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Tuesday December 10, 2013 MYT 6:16:19 PM
Tuesday December 10, 2013 MYT 6:16:19 PM
by ju-min park
North Korean leader Kim Jong Un (front C) attends a meeting of the ruling Workers' Party politburo in Pyongyang, in this undated photo released by North Korea's Korean Central News Agency (KCNA) December 9, 2013. REUTERS/KCNA
SEOUL (Reuters) - North Korea is engaged in a purge amounting to a "reign of terror" that has claimed the scalp of the country's second most powerful man and risks further damaging relations with the South, President Park Geun-hye said on Tuesday.
Park took office in Seoul earlier this year as North Korea conducted its third nuclear test, enraging world public opinion, and threatened to engulf its southern neighbour and its ally, the United States, in a war. The isolated state shelled a South Korean island in 2010 and is widely believed to have sunk a South Korean naval vessel in the same year.
"North Korea is currently carrying out a reign of terror, undertaking a large-scale purge in order to strengthen Kim Jong Un's power," Park told a cabinet meeting, part of which was broadcast on television.
"From now on, South-North Korea relations may become more unstable."
In her usual carefully scripted manner, the president called for vigilance to safeguard the wealthy South's achievements.
"In times like these, I think it is a nation's duty and politicians' job to keep people safe and free democracy strong," she told the meeting.
State media on Monday said Jang Song Thaek, the uncle of North Korean ruler Kim Jong Un, had been dismissed from his posts for "criminal acts" ranging from mismanagement, corruption and leading a "dissolute and depraved life".
Television in the tightly controlled and impoverished state showed him being frogmarched by uniformed personnel out of a meeting of the ruling Workers' Party.
Associates of Jang are believed to have been executed in the purge of a man once viewed as a regent for Kim Jong Un, aged about 30 and the third of his family dynasty to run the country.
South Korean officials discounted media reports that a close associate of Jang who managed his funds had requested asylum and was under the protection of South Korean officials in China.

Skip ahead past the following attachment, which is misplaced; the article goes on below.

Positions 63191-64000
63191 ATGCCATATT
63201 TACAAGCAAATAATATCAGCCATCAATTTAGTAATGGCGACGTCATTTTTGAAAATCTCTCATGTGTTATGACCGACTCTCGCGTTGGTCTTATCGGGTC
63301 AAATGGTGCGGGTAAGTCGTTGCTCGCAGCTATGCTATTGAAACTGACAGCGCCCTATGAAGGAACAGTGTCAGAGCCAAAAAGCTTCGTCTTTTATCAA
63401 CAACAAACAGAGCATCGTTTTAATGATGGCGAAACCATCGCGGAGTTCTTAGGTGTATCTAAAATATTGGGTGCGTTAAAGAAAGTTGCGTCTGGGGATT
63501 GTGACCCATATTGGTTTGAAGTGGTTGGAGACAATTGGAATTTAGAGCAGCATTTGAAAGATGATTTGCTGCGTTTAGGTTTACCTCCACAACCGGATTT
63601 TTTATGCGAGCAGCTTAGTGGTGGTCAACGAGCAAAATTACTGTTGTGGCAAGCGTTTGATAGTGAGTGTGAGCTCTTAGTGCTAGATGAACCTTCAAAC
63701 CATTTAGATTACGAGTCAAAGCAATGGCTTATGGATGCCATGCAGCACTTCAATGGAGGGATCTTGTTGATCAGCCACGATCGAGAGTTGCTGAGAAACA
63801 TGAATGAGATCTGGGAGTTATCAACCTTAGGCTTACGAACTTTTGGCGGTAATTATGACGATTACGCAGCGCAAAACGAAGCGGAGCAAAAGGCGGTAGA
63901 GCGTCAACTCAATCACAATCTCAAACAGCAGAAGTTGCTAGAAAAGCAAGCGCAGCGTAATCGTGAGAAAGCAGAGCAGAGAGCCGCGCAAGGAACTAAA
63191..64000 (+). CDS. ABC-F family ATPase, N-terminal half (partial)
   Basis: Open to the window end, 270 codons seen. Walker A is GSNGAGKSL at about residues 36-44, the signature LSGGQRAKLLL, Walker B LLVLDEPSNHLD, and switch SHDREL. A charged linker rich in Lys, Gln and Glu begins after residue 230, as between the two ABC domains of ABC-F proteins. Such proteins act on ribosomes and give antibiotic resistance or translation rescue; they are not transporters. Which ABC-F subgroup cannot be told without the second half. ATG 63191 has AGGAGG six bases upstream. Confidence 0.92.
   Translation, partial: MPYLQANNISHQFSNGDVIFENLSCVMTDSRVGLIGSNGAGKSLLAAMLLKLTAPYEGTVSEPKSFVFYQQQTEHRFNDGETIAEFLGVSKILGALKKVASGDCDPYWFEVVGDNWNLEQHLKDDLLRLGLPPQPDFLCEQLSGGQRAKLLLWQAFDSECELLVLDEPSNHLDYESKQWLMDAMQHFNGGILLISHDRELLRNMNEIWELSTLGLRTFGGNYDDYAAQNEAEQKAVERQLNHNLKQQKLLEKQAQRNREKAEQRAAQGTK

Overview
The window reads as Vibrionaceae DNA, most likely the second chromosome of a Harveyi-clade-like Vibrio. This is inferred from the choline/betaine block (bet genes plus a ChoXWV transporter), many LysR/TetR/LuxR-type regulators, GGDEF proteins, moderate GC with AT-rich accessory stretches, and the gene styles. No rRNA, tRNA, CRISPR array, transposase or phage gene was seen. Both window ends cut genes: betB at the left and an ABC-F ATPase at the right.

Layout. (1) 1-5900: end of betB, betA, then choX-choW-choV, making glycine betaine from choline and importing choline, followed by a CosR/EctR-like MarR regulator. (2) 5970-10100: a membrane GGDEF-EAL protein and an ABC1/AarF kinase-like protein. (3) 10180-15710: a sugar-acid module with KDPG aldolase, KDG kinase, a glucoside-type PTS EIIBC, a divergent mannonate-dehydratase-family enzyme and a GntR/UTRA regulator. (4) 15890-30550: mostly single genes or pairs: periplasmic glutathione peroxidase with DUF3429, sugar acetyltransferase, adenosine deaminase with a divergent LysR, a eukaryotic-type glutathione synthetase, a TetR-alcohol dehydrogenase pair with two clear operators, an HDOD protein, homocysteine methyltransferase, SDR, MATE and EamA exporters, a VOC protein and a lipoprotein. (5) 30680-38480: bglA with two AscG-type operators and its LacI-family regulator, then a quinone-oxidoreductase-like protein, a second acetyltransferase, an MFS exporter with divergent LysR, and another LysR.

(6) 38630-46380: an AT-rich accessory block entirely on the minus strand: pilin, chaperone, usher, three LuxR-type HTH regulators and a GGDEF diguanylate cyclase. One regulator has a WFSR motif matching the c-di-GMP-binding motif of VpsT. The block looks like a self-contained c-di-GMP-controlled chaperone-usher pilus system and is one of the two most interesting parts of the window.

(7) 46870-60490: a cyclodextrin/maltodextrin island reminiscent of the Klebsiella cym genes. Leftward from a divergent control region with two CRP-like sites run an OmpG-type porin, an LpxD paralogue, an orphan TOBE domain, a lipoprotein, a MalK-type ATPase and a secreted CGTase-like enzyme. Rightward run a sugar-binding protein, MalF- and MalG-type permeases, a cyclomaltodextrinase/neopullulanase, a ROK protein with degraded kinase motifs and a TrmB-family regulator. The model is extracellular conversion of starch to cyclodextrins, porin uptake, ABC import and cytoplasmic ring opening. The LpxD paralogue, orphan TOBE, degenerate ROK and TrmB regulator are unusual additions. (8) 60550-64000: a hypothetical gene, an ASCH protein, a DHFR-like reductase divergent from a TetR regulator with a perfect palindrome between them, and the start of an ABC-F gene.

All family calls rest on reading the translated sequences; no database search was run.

No request for asylum, they said, had been received.
"I understand there was no request" Foreign Ministry spokesman Cho Tae-young told a briefing. The South's unification minister also told lawmakers no such application had been made.
South Korea's intelligence service last week said two of Jang's close entourage were executed for corruption and two of his relatives serving in embassies overseas had been recalled.
Although experts expect further reprisals against Jang's allies, no firm evidence has emerged of mass punishments. And they say China, North Korea's only ally, generally resists allowing defectors from the North to seek asylum elsewhere.
Members of the South's parliament, however, said last week that Kim Jong Un was resorting to fear to cement his leadership.
"Kim Jong Un is strengthening the reign of terror... Last year 17 people were public executed but this year there were about 40," Cho Won-jin told journalists after a briefing by the NIS intelligence agency. It was the NIS that first broke news last week that Jang had been dismissed.
Cho also said authorities were enforcing harsher rules on videos being imported illegally into North Korea.
Tension rose sharply on the Korean peninsula earlier this year after the United Nations imposed tough, new sanctions on Pyongyang in response to its latest nuclear test.
It eased as South and North Korea reopened the joint Kaesong factory park in September just north of the heavily militarised border, five months after the North abruptly shut it.
But despite the gesture to reopen the only remaining cooperation endeavour between North and South, Pyongyang again warned it would turn Seoul into a "sea of fire".
The North has repeatedly attacked Park, the daughter of Park Chung-hee, South Korea's long-serving dictator, who laid the foundations for the country's growth and prosperity.
(Editing by David Chance and Ron Popeski)
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